Medieval cathedrals were the central focus of medieval England and much bigger than castles - a representative of how important they were in medieval society, where religion dominated everyone’s lives regardless of rich or poor.
Cathedrals were extremely large buildings and important long term projects, so they were very expensive. Medieval cathedrals were the church’s most visible sign of wealth and the biggest could be found in cities such as Canterbury and York along with Lincoln, Worcester and Chichester. It cost a great deal to build them but the money came from the payments received by the Roman Catholic Church.
Cathedrals were huge buildings - they were major long term building projects and their cost was very large.
The workers used very basic tools and were in conditions that today’s health and safety regulations would not accept. Though their main motivation was to create a stunning building for God’s greater glory.
An architect needed to be found to design the cathedral and he would know the best master craftsmen to hire along with many well trained men.
|A master quarryman||A master stone cutter|
|A master sculptor||A master mortar maker|
|A master mason||A master carpenter|
|A master blacksmith||A master roofer|
|A master glass maker|
Masters of trades ran their own workshops for a specific trade, meaning a master mason would employ several masons who could be trusted enough to work well on a cathedral - eventually they would also become master masons. The men were skilled and would not do any labouring work - this was left to unskilled labourers living near a cathedral was going to be built.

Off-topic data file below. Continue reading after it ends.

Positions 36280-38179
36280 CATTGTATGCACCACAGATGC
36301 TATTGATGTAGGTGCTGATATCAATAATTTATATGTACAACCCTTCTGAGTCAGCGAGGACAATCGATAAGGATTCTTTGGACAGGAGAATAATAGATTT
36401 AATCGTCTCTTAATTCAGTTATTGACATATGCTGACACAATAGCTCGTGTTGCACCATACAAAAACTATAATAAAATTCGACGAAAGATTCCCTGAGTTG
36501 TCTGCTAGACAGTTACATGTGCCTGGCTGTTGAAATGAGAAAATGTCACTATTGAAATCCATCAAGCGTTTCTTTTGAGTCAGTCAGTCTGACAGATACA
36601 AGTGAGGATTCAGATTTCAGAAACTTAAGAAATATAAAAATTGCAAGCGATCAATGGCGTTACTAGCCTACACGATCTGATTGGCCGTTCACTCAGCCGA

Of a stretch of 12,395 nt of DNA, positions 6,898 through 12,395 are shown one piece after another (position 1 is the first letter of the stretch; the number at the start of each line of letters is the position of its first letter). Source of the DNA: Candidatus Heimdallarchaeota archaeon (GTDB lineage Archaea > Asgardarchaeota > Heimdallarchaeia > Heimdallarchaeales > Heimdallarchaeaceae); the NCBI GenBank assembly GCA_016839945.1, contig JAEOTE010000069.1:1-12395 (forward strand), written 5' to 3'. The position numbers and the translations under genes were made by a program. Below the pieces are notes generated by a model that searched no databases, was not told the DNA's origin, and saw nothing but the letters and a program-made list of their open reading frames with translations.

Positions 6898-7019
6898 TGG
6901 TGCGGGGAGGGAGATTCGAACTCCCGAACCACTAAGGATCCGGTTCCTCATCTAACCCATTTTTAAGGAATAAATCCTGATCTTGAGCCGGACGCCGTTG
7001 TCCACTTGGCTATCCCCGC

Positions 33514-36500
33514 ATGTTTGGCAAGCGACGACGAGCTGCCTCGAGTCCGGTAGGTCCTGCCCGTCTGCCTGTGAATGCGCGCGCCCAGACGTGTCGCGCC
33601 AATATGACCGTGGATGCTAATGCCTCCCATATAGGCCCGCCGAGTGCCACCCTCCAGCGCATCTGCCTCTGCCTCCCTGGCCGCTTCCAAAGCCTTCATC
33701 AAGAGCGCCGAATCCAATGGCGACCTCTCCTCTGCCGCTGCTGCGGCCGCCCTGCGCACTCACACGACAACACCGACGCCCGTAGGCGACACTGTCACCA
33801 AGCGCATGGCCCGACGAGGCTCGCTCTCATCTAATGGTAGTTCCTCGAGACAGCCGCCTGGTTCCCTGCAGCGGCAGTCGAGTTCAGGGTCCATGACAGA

A lot of the skilled tradesmen depended on other trades for work - a master blacksmith made all the metal tools needed and skilled carpenters made the tools’ wooden handles.
|Pickaxe and axe||Brace and Bit|
|Plane||Squares and templates|
A chapter was the group that decided how much could be spent on different areas. The chapter decided the cathedral’s final design and instructed the architect about what they required.
After a plan had been put in place, the basic building work of the cathedral foundations began. Recent renovation work at Canterbury cathedral unveiled that it was built over the original cathedral at Canterbury - so the original building became part of the new one’s foundations. It was not unusual for foundations to be 25 feet deep underground, and the actual foundation building was its own skill as any mistakes could cause weaknesses in the walls above ground, particularly once the roof had been added.
During the laying of the foundations, skilled craftsmen worked in quarries where they produced stone blocks to use in the building process. Up to 50 advanced skilled apprentices could work in a quarry along with 250 labourers and all supervised by a master quarryman. The master quarryman would be provided with templates for the required shapes from cut quarry stone by the master mason. Each stone would be marked to plan where it was to go once the building began.
"Medieval Cathedrals". HistoryLearning.com. 2015. Web.